Here are five things you need to know for Wednesday, February 16:
1. — Stock futures fall as focus on rates outweighs concerns between Russia and Ukraine
U.S. stock futures edged lower on Wednesday after a three-day losing streak last night on easing tensions between Russia and Ukraine, as investors resume their focus on inflation and markets. rates ahead of a key retail sales reading before trading begins.
The Federal Reserve’s hawkish turn on inflation, which has triggered forecasts of up to five rate hikes by the end of the year, could be further reinforced later today with the release of the lawsuit. minutes from its January policy meeting, although bets on a 50 basis point move in March are still significant, with a 58% probability based on CME Group’s FedWatch tool.
Outside influences are also important, with Britain recording the fastest inflation since 1992 last month at 5.5%, a tally that all but guarantees the Bank of England will hike rates again – for the third times since December – when it meets in London next month.
Still, the easing of tensions in and around Crimea, where Russian troops are believed to have withdrawn – although President Joe Biden has stressed that this has not been verified by Moscow – has added some cautious optimism to markets. on Wednesday, with European stocks gradually moving into positive territory and the US dollar index, a favorite safe haven, slipping lower against its global peers.
On Wall Street, futures tied to the Dow Jones Industrial Average point to an opening low of 25 points while those tied to the S&P 500 are priced for a retreat of 4.5 points.
Nasdaq Composite futures point to a 20-point decline for the tech-focused benchmark, with 10-year Treasury yields holding steady at 2.042% in overnight trades.
2. — Auto Market Should Drive Retail Sales Amid Adverse Inflation
January retail sales are expected to signal a significant jump in consumer spending to start the year, adding further upward pressure on prices and the Fed’s view on near-term inflation.
Car sales are expected to provide the biggest boost to overall retail sales, which are expected to rise 1.8% from a year ago after December’s sharp 1.9% drop.
Comparisons with last year remain tricky, however, given that January 2021 sales were flattered by the second round of pandemic-era stimulus checks, although rising wages may support this year’s reading, alongside aggressive post-holiday discounts from national retailers.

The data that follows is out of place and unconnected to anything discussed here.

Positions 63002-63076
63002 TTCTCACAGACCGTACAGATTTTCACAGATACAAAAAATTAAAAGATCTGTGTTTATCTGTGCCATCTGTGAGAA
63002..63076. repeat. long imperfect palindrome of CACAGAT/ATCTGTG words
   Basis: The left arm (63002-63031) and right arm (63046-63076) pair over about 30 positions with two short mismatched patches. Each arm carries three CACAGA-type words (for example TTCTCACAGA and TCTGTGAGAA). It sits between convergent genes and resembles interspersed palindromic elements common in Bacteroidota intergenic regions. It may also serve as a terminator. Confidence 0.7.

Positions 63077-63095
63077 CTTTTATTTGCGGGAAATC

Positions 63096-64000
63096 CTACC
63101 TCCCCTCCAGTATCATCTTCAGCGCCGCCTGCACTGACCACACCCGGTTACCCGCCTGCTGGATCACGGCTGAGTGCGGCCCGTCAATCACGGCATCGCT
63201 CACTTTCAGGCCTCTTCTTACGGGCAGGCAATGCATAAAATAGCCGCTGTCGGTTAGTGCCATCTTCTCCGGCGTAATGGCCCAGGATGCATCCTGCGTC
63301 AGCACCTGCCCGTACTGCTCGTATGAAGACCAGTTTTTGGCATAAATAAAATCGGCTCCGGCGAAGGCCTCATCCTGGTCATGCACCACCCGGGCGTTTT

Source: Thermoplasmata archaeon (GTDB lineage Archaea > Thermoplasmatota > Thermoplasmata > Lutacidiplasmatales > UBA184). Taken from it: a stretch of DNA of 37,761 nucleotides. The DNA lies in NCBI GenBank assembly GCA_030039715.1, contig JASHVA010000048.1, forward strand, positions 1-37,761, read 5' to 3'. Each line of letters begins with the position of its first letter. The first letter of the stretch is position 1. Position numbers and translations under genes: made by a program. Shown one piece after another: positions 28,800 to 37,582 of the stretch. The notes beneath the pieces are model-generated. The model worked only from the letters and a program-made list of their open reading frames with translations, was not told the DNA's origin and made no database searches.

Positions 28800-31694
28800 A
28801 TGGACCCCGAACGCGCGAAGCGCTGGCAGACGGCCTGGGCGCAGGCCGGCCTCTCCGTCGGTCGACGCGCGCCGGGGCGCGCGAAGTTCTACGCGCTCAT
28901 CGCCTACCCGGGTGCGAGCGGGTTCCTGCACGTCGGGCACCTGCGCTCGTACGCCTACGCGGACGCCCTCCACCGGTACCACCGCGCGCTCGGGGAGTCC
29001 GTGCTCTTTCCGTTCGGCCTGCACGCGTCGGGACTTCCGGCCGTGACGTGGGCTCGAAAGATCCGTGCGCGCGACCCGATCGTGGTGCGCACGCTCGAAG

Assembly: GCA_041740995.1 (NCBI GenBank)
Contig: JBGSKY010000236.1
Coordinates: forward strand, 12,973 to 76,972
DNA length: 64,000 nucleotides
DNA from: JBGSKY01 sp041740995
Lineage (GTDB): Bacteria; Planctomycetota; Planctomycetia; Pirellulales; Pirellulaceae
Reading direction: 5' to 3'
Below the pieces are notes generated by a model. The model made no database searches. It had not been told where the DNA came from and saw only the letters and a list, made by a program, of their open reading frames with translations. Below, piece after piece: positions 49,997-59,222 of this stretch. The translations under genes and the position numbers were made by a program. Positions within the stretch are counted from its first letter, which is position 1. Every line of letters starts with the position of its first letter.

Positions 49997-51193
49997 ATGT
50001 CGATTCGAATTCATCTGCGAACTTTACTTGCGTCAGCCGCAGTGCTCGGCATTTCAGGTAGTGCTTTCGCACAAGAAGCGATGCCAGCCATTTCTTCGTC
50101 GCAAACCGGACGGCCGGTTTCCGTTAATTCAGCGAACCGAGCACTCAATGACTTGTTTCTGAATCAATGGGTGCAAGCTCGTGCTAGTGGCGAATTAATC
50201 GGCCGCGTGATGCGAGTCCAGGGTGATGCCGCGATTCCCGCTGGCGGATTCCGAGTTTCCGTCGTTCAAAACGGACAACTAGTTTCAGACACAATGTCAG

Data is expected at 8:30 a.m. Eastern Time.
3. — ViacomCBS shares fall after failed fourth quarter results, Paramount name change
ViacomCBS VIAC Shares fell in premarket trading after the network and streaming media group reported weaker-than-expected fourth-quarter results and unveiled plans to change its name to Paramount.
ViacomCBS said it hopes to have 100 million streaming subscribers by 2024, up from an earlier forecast of around 70 million, and plans to spend more than $6 billion annually on content for its Paramount CBS offerings, Showtime, MTV and Comedy Central. to compete with market leaders Disney (SAY) – Get The Walt Disney Company Report and Netflix (NFLX) – Get the report from Netflix, Inc..
The group posted a December quarter profit of 26 cents a share, well below Street forecasts, on revenue of $8 billion, a 16% increase from a year ago.
Shares of ViacomCBS were marked 7.11% lower in premarket trading to indicate an opening price of $33.43 each.
4. — Focus on Nvidia Q4 earnings following the collapse of the arms deal
Nvidia (NVDA) – Get the NVIDIA Corporation report Shares fell in premarket trading ahead of the chipmaker’s fourth-quarter earnings after the closing bell.
After taking a hit from the collapse of its planned $43 billion takeover of UK-based chip designer Arm Holdings, Nvidia will come under further pressure to detail its 2022 earnings forecast as it also seeks to capture an increase in demand for chips in data centers. than continued gains in the gaming market.
Analysts are looking for net income of $1.22 per share for the January quarter on revenue of about $7.42 billion, a 48.4% increase over the same period last year.
“Demand continues to outstrip supply, especially in games,” Oppenheimer analyst Rick Schafer said. “Management is increasing dual-source capability with foundry partners TSMC/Samsung and constraints are expected to ease significantly in the second half of the year”
Nvidia shares fell 0.2% in premarket trading to show an opening price of $264.75 each.
5. — AirBnb shares rise as travel grows, Hybrid Work Boost boosts Q4 revenue
Airbnb (ABNB) – Get the Class A report from Airbnb, Inc. Shares rose in premarket trading after the home rental group posted a fourth stronger-than-expected profit as bookings and prices improved in the final weeks of the pandemic.
Airbnb said December quarter earnings were 8 cents per share, on revenue of $1.53 billion, and forecast revenue for the current quarter of between $1.41 billion and $1.48 billion. dollars.
The group said average daily fares rose 20% from a year ago to $154, a trend it expects to continue in the coming year as travel picks up. improve and that the flexibility of hybrid offices allows more people to choose temporary workplaces.
“Remote work has freed many people from the need to be in an office,” CEO Brian Cheksy told investors on a conference call Tuesday night. “And as a result, people are spreading to thousands of towns and cities, staying for weeks, months, even entire seasons at a time.”
Airbnb shares rose 3.3% in premarket trading to show an opening price of $186.00 each.